I had no idea, I literally thought I’d slept for hours and that’s how instantly the morning comes to a drill instructor. I was putting my cammies and everything on and she had to grab me and put me back to bed. I went from so scared and upset to so relieved that I was about to go back to sleep for six more hours. It ended up being some of the best sleep I’d ever had.
I was literally a grown man almost in tears in his bed saying, “There’s no way it’s time to go to work, please no.”
MEXICO CITY (Reuters) - Mexico has deployed almost 15,000 soldiers and National Guard in the north of the country to stem the flow of illegal immigration across the border into the United States, the head of the Mexican Army said on Monday.
Mexico has not traditionally used security forces to stop undocumented foreign citizens leaving the country for the United States, and photographs of militarized police catching Central American and Cuban women at the border in recent days have met with criticism.
Mexico is trying to curb a surge of migrants from third countries crossing its territory in order to reach the United States, under the threat of tariffs on its exports by U.S. President Donald Trump, who has made tightening border security a priority.
Packages containing suspected heroin were found in the home of the driver charged with killing seven motorcyclists Friday in the North Country, authorities said Monday.
Massachusetts State Police said the packages were discovered when its Violent Fugitive Apprehension Section and New Hampshire State police arrested Volodymyr Zhukovskyy, 23, at his West Springfield home. The packages will be tested for heroin, they said.
Zhukovskyy faces seven counts of negligent homicide in connection with the North Country crash on Friday evening that killed seven riders associated with Jarhead Motorcycle Club, a club for Marines and select Navy corpsmen.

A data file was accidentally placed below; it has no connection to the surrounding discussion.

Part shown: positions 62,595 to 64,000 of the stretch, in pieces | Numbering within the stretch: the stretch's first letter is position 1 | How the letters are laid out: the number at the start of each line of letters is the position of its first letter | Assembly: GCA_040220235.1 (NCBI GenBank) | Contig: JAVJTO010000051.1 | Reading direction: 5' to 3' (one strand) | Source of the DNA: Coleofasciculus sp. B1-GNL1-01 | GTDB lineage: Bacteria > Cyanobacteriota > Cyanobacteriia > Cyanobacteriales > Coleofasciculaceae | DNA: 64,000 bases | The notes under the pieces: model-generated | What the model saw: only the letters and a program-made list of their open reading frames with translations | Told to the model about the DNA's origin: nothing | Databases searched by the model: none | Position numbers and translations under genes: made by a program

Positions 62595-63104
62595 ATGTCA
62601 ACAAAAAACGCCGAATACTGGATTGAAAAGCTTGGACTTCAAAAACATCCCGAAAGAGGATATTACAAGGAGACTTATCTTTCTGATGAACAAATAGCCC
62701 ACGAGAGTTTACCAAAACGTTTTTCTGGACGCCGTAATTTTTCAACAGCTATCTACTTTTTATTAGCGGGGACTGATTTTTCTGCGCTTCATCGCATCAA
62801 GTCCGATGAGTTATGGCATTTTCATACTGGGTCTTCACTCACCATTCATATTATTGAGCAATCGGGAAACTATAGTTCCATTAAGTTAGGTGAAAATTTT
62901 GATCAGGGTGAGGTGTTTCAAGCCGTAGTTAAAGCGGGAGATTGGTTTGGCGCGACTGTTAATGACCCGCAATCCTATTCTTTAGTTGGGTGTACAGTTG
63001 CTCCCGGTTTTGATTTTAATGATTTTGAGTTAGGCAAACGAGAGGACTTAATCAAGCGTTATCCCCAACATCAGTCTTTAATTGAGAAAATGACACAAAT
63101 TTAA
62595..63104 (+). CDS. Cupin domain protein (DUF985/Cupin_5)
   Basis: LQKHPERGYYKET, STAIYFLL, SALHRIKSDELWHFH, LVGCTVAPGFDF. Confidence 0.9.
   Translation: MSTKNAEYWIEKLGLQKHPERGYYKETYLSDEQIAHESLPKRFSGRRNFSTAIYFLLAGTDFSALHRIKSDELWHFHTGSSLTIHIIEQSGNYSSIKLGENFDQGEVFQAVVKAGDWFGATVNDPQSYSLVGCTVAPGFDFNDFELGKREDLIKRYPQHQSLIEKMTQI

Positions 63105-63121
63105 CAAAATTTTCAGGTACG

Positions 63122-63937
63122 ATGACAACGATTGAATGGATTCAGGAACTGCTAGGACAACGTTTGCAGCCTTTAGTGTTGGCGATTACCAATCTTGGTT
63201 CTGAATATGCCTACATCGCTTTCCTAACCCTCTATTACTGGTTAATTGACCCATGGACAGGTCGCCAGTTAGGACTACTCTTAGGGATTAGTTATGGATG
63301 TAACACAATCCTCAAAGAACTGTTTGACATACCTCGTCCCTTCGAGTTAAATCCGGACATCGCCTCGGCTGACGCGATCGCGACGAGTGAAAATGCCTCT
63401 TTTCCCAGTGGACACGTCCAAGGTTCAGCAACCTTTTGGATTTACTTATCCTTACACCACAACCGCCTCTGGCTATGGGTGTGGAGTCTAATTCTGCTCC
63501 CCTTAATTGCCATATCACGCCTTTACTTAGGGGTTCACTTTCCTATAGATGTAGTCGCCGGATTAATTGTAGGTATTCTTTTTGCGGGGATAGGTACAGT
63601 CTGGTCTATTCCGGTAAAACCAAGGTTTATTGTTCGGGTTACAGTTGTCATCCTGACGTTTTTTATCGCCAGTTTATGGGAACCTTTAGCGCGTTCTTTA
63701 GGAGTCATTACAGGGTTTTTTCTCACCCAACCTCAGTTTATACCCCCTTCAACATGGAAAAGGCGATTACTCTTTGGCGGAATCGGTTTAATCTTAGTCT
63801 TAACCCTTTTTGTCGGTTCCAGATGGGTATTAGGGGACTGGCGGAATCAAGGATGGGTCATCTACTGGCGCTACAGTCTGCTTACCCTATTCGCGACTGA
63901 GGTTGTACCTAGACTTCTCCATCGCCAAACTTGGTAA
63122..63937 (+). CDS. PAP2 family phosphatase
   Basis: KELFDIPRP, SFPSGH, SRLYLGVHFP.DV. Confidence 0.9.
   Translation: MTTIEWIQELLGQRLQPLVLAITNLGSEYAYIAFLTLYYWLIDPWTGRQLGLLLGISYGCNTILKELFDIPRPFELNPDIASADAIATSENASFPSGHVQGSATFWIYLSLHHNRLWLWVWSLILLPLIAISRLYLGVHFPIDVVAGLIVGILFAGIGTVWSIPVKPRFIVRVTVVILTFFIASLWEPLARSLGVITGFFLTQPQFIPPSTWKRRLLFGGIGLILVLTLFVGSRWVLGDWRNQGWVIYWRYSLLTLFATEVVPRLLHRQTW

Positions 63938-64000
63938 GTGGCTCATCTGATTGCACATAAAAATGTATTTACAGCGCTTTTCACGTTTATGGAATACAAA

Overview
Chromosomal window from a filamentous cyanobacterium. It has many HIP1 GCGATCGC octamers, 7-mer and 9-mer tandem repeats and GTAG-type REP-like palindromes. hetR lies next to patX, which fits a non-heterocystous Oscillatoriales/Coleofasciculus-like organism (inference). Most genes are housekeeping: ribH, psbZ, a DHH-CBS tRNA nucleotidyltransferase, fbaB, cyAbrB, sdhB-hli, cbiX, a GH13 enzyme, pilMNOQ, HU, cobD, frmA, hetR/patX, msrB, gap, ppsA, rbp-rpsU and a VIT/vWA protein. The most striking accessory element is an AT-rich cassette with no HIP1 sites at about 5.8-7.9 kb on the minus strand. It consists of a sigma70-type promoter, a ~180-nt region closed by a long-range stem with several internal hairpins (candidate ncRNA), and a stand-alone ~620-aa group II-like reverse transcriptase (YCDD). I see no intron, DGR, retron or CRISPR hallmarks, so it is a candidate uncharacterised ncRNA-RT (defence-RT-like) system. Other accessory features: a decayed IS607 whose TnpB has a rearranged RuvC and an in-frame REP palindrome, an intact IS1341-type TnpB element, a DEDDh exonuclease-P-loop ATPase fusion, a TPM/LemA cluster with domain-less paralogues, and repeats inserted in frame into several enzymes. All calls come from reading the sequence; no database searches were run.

'It just happened' — the Iraq War’s first living Medal of Honor recipient recalls his harrowing fight against 5 insurgents
On Nov, 10, 2004, Army Staff Sgt. David Bellavia knew that he stood a good chance of dying as he tried to save his squad.
Bellavia survived the intense enemy fire and went on to single-handedly kill five insurgents as he cleared a three-story house in Fallujah during the iconic battle for the city. For his bravery that day, President Trump will present Bellavia with the Medal of Honor on Tuesday, making him the first living Iraq war veteran to receive the award.
In an interview with Task & Purpose, Bellavia recalled that the house where he fought insurgents was dark and filled with putrid water that flowed from broken pipes. The battle itself was an assault on his senses: The stench from the water, the darkness inside the home, and the sounds of footsteps that seemed to envelope him.
With the Imperial Japanese Army hot on his heels, Oscar Leonard says he barely slipped away from getting caught in the grueling Bataan Death March in 1942 by jumping into a choppy bay in the dark of the night, clinging to a log and paddling to the Allied-fortified island of Corregidor.
After many weeks of fighting there and at Mindanao, he was finally captured by the Japanese and spent the next several years languishing under brutal conditions in Filipino and Japanese World War II POW camps.
Now, having just turned 100 years old, the Antioch resident has been recognized for his 42-month ordeal as a prisoner of war, thanks to the efforts of his friends at the Brentwood VFW Post #10789 and Congressman Jerry McNerney.
McNerney, Brentwood VFW Commander Steve Todd and Junior Vice Commander John Bradley helped obtain a POW award after doing research and requesting records to surprise Leonard during a birthday party last month.
Hundreds of Marines will join their British counterparts at a massive urban training center this summer that will test the leathernecks' ability to fight a tech-savvy enemy in a crowded city filled with innocent civilians.
The North Carolina-based Kilo Company, 3rd Battalion, 8th Marines, will test drones, robots and other high-tech equipment at Muscatatuck Urban Training Center near Butlerville, Indiana, in August.
They'll spend weeks weaving through underground tunnels and simulating fires in a mock packed downtown city center. They'll also face off against their peers, who will be equipped with off-the-shelf drones and other gadgets the enemy is now easily able to bring to the fight.
It's the start of a four-year effort, known as Project Metropolis, that leaders say will transform the way Marines train for urban battles. The effort is being led by the Marine Corps Warfighting Laboratory, based in Quantico, Virginia. It comes after service leaders identified a troubling problem following nearly two decades of war in the Middle East: adversaries have been studying their tactics and weaknesses, and now they know how to exploit them.